“Our soul loathes this worthless bread”
Have you ever been bitten by a snake? Better be careful. Snakes can be poisonous. There is a story in the Bible about this. It starts with the Israelites complaining about their food: the same food every day—who fancies that?
What they were talking about was manna, the bread from heaven, but the Bible describes it completely different: it was white and its taste was like that of honey. But even so, eventually you become fed up. And then the people started to really complain. Although they had just escaped slavery in Egypt they wanted to go back there. Their opposition hurt Moses. “Why have you brought us up out of Egypt to die in the wilderness? For there is no food and no water, and our soul loathes this worthless bread” (Numbers 21: 5–6). Their aversion to it could not have been greater.
But the people’s revolt did not only hurt Moses, it also hurt the One who provided this bread from heaven: God Himself! Their open rebellion resulted in a plague of fiery serpents. Many Israelites were bitten and died. The people quickly recognized that they had violated God’s orders. Moses pleaded with God to help them. But God did not just simply stop the plague. Instead He had Moses fashion a bronze serpent and put it on a pole. God explained that anyone who had been bitten and looked at the bronze serpent would live.
The exalted sign as an antidote
The bronze serpent as an antidote. This is something we also encounter in other cultures. The worship of serpent deities was something that was known by the Romans, the Greeks, and the Germanic peoples. King Hezekiah, a wise king in Jerusalem, instituted a religious reform during his reign and had the temple cleansed of all religious icons. He also had the bronze serpent destroyed that Moses had once made. It had apparently been venerated idolatrously as a religious symbol with healing power—similar to the staff of Asclepius in Greek mythology.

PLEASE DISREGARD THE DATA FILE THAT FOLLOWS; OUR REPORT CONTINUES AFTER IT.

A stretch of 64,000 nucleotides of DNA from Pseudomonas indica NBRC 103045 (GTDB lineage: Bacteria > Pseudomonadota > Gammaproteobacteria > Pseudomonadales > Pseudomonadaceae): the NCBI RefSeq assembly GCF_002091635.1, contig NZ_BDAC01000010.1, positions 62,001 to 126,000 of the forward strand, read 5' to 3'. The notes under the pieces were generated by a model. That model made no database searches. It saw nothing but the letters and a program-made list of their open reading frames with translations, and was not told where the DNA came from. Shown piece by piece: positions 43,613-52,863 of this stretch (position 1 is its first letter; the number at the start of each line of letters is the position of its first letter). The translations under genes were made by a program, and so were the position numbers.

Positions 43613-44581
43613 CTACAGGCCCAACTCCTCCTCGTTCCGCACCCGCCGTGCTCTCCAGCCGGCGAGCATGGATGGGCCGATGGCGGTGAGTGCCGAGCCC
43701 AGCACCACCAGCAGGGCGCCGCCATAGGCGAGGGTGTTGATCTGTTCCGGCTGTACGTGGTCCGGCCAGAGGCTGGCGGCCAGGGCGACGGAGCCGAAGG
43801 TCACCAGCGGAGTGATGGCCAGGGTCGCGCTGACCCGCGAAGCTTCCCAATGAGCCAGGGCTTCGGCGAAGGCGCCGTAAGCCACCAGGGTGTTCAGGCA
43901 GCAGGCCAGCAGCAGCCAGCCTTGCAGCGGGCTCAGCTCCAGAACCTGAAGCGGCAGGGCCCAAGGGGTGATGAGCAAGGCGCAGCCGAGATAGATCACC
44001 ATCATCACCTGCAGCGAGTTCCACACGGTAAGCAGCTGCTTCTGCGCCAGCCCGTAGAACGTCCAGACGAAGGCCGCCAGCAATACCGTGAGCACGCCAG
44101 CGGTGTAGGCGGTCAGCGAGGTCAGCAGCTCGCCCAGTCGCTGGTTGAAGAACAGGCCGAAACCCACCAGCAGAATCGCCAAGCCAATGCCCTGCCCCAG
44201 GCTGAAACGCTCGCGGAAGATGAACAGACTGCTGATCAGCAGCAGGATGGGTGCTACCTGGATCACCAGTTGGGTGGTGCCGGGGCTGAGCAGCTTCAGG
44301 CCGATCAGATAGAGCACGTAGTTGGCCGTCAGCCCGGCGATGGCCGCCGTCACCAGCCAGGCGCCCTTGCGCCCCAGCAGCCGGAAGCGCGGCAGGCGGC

Jesus as an exalted sign
Actually, this story of the bronze serpent would just be one biblical story of many if Jesus Christ had not related it to Himself. We can read more about this in John. While Jesus was speaking to Nicodemus one night, He also came to speak about His exaltation as the Messiah. The Son of Man would have to be lifted up just as Moses had lifted up the serpent in the desert so that all who believe in Jesus might have eternal life (John 3: 14–15). He could not have chosen a better comparison. Nicodemus, of course, was familiar with the story of the bronze serpent.
And now to us. Just as the people then were given life by looking up to the serpent, so our faith in Jesus Christ is to accord us eternal life. His sacrifice and crucifixion not only signify deepest humiliation, but healing exaltation. Just as God granted life to those who looked up to the serpent that had been lifted up, so Jesus promises eternal life to anyone who looks up to Him in faith.
The requirement is faith
What does this tell us today? The following is clear: God expected faith from the people at the time. He did not simply cause the snakes to disappear but made an offer of salvation. This required faith. Jesus Christ, who grants eternal life, likewise demands faith: “He who believes in Me, though he may die, he shall live” (John 11: 25).